Our data emphasize the importance of balanced DA signaling in the NAc. It is reasonable to assume that brain DA concentrations are tuned to levels that are optimal to survival, and deviations from this optimum lead to the profound behavioral impairments seen in certain mental disorders. We think that our proposed model of mesoaccumbens overactivation can explain the decision-making deficits that are seen during states of increased DAergic tone, such as manic episodes, substance abuse, and DA replacement therapy in Parkinson’s disease. When one cannot devalue stimuli, actions, or outcomes based on negative feedback, their value representation remains artificially elevated. Hence, outcome expectancies of choices will be unrealistically high, leading to behavior that is overconfident and overoptimistic. These inflated outcome expectancies have been demonstrated in human manic patients2, suggesting an inability to devalue goals towards realistic levels. That this disease state is associated with abolished negative RPE signaling in the NAc is substantiated by a functional magnetic resonance imaging study in patients experiencing acute mania55, in which activity in the NAc of manic patients remained high when monetary reward was omitted, while healthy controls showed a significant reduction in NAc activity, as expected based on RPE theory.

Most drugs of abuse enhance DA transmission in the brain, either in a direct (e.g., DA reuptake inhibition) or indirect way (e.g., disinhibition of DA neurons)56,57. Direct dopaminomimetics, such as cocaine and D-amphetamine, are known to mimic the symptoms of mania, such as increased arousal, euphoria, and a reduced decision-making capacity10. Impaired learning from negative feedback may potentially contribute to the escalation of drug use, since users may be insensitive to the thought of forthcoming negative consequences during the ‘high’ evoked by these drugs. Furthermore, DA replacement therapy, often prescribed to Parkinson’s disease patients, has been associated with the development of problem gambling, hypersexuality, and excessive shopping behavior, a phenomenon known as the DA dysregulation syndrome58,59. More than a decade ago, it has already been hypothesized that these clinical features could be the result of impaired RPE learning due to ‘overdosing’ midbrain DA levels30,60. Here, we provide direct evidence to support this notion.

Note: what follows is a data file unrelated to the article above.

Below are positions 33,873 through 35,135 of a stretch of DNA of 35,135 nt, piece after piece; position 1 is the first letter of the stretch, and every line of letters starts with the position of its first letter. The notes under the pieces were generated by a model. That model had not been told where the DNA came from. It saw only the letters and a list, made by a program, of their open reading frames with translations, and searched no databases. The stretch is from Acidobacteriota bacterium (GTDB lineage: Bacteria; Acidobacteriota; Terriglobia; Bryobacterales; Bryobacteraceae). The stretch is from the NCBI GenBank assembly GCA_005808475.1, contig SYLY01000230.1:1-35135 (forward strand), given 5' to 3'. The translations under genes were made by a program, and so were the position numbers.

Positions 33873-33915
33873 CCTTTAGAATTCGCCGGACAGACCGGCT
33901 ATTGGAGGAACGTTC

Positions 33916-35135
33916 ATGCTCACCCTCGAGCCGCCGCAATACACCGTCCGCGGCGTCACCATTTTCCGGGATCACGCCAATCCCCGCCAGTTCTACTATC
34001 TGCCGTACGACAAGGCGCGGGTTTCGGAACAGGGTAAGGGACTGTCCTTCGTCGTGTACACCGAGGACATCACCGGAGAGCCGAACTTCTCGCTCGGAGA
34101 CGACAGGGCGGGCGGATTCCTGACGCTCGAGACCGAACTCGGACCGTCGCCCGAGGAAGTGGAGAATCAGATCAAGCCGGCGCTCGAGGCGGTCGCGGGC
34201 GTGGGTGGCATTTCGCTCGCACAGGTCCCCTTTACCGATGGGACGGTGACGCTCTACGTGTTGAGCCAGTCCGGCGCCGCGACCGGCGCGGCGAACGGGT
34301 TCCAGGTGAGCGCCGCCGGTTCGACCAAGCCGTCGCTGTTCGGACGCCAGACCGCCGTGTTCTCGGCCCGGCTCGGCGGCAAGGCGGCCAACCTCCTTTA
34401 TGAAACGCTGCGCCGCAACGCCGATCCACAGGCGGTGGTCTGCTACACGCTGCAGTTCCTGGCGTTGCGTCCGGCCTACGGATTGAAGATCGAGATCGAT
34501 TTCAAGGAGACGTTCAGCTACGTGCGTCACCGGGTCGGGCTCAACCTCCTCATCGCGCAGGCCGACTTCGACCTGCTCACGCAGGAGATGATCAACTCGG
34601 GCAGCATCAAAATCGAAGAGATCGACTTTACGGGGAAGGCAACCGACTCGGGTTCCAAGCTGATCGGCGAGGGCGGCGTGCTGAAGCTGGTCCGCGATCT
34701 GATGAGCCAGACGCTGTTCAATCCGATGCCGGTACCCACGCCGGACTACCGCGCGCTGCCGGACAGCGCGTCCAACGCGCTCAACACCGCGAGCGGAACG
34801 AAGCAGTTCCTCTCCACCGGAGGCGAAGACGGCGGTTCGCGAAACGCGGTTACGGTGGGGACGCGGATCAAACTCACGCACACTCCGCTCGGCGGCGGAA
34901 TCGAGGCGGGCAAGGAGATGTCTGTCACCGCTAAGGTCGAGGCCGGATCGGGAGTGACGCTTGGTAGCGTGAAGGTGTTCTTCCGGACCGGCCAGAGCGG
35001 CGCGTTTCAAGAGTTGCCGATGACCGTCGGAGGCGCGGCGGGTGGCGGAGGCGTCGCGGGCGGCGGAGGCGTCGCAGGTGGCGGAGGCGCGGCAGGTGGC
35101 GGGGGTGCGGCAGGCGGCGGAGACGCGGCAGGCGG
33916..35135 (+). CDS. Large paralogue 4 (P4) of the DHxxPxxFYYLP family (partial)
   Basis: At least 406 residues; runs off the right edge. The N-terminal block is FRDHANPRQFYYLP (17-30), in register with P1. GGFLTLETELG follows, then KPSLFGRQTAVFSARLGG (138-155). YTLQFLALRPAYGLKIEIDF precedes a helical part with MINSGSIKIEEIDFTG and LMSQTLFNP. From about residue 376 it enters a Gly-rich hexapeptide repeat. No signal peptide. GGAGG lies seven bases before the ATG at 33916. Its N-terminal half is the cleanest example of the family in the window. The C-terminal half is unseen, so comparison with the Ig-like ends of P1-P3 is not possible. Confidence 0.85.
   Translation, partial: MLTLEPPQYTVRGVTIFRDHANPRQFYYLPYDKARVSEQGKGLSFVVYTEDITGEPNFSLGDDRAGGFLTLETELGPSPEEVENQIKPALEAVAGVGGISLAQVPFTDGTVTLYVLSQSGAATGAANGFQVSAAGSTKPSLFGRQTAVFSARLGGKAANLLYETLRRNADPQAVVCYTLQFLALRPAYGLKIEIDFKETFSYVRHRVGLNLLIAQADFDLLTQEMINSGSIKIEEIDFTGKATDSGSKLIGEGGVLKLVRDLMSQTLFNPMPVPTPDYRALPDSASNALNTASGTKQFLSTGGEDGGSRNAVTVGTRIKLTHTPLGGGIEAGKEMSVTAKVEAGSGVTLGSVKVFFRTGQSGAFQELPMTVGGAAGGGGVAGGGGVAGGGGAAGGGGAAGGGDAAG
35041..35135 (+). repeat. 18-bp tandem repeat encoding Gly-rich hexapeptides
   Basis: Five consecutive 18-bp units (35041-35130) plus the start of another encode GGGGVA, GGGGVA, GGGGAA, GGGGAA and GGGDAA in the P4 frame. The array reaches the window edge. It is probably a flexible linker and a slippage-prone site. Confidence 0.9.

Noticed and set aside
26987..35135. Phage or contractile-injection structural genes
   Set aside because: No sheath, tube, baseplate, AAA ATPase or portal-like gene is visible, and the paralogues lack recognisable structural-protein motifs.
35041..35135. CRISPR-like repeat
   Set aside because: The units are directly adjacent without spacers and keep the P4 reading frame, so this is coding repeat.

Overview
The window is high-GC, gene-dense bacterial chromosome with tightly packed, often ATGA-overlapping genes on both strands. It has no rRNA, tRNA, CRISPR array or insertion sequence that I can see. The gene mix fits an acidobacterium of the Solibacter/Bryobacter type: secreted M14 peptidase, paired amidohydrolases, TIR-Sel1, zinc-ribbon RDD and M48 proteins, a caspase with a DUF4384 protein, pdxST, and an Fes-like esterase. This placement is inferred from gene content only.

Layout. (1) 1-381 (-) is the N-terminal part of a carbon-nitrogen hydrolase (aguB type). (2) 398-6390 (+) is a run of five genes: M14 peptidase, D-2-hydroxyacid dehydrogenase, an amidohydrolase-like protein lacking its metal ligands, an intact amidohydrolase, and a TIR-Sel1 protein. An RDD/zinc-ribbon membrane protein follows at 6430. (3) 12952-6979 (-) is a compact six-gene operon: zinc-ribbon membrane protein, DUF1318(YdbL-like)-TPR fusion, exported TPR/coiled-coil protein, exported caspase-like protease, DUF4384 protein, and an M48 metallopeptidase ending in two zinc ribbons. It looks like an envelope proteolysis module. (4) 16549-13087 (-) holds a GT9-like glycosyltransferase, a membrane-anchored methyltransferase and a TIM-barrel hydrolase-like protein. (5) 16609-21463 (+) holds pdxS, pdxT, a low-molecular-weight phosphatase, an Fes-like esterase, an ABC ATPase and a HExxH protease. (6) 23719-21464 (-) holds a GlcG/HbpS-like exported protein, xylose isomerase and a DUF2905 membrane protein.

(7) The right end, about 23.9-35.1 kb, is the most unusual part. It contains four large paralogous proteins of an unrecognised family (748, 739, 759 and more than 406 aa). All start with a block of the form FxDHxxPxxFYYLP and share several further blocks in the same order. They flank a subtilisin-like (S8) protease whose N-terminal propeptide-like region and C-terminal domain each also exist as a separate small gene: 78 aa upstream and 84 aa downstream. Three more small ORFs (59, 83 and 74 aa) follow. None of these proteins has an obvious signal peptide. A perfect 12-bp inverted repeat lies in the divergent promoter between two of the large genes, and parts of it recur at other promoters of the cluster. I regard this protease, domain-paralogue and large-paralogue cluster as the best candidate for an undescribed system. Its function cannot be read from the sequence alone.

There is a wealth of evidence to implicate increased DA levels in harmful decision-making behavior in mental disorders1,2,3. Thus far, however, it was unknown through which pathways and by which mechanisms these effects were mediated. Here, we used behavioral tasks in rats, combined with projection-specific chemogenetics, to show that hyperactivation of the VTA leads to decision-making deficits by impairing negative feedback learning through overstimulation of NAc DA receptors. This provides a mechanistic understanding of why decision making goes awry during states of hyperdopaminergic tone, providing a possible explanation for the reckless behaviors seen during drug use, mania, and DA replacement therapy in Parkinson’s disease.

Methods

Animals

A total of 128 adult male Crl:WU Wistar rats (Charles River, Germany) were used for the behavioral experiments, weighing ~250 g at the start of the experiments. Rats were housed in pairs in a humidity- and temperature-controlled environment under a 12 h:12 h reversed day/night cycle (lights off at 7 am). Rats in the photometry, microdialysis, and intra-accumbens micro-infusion experiments were housed individually. Rats were food restricted (4 g of normal chow per 100 g body weight on test days, 5 g per 100 g body weight on remaining days) during the following experiments: reversal learning and probabilistic discounting. During the other behavioral tasks, animals had ad libitum access to standard chow (Special Diet Service, UK). Animals always had ad libitum access to water, except during behavioral tests. All experiments were approved by the Animal Ethics Committee of Utrecht University and conducted in agreement with Dutch laws (Wet op de Dierproeven, 1996; revised 2014) and European regulations (Guideline 86/609/EEC; Directive 2010/63/EU).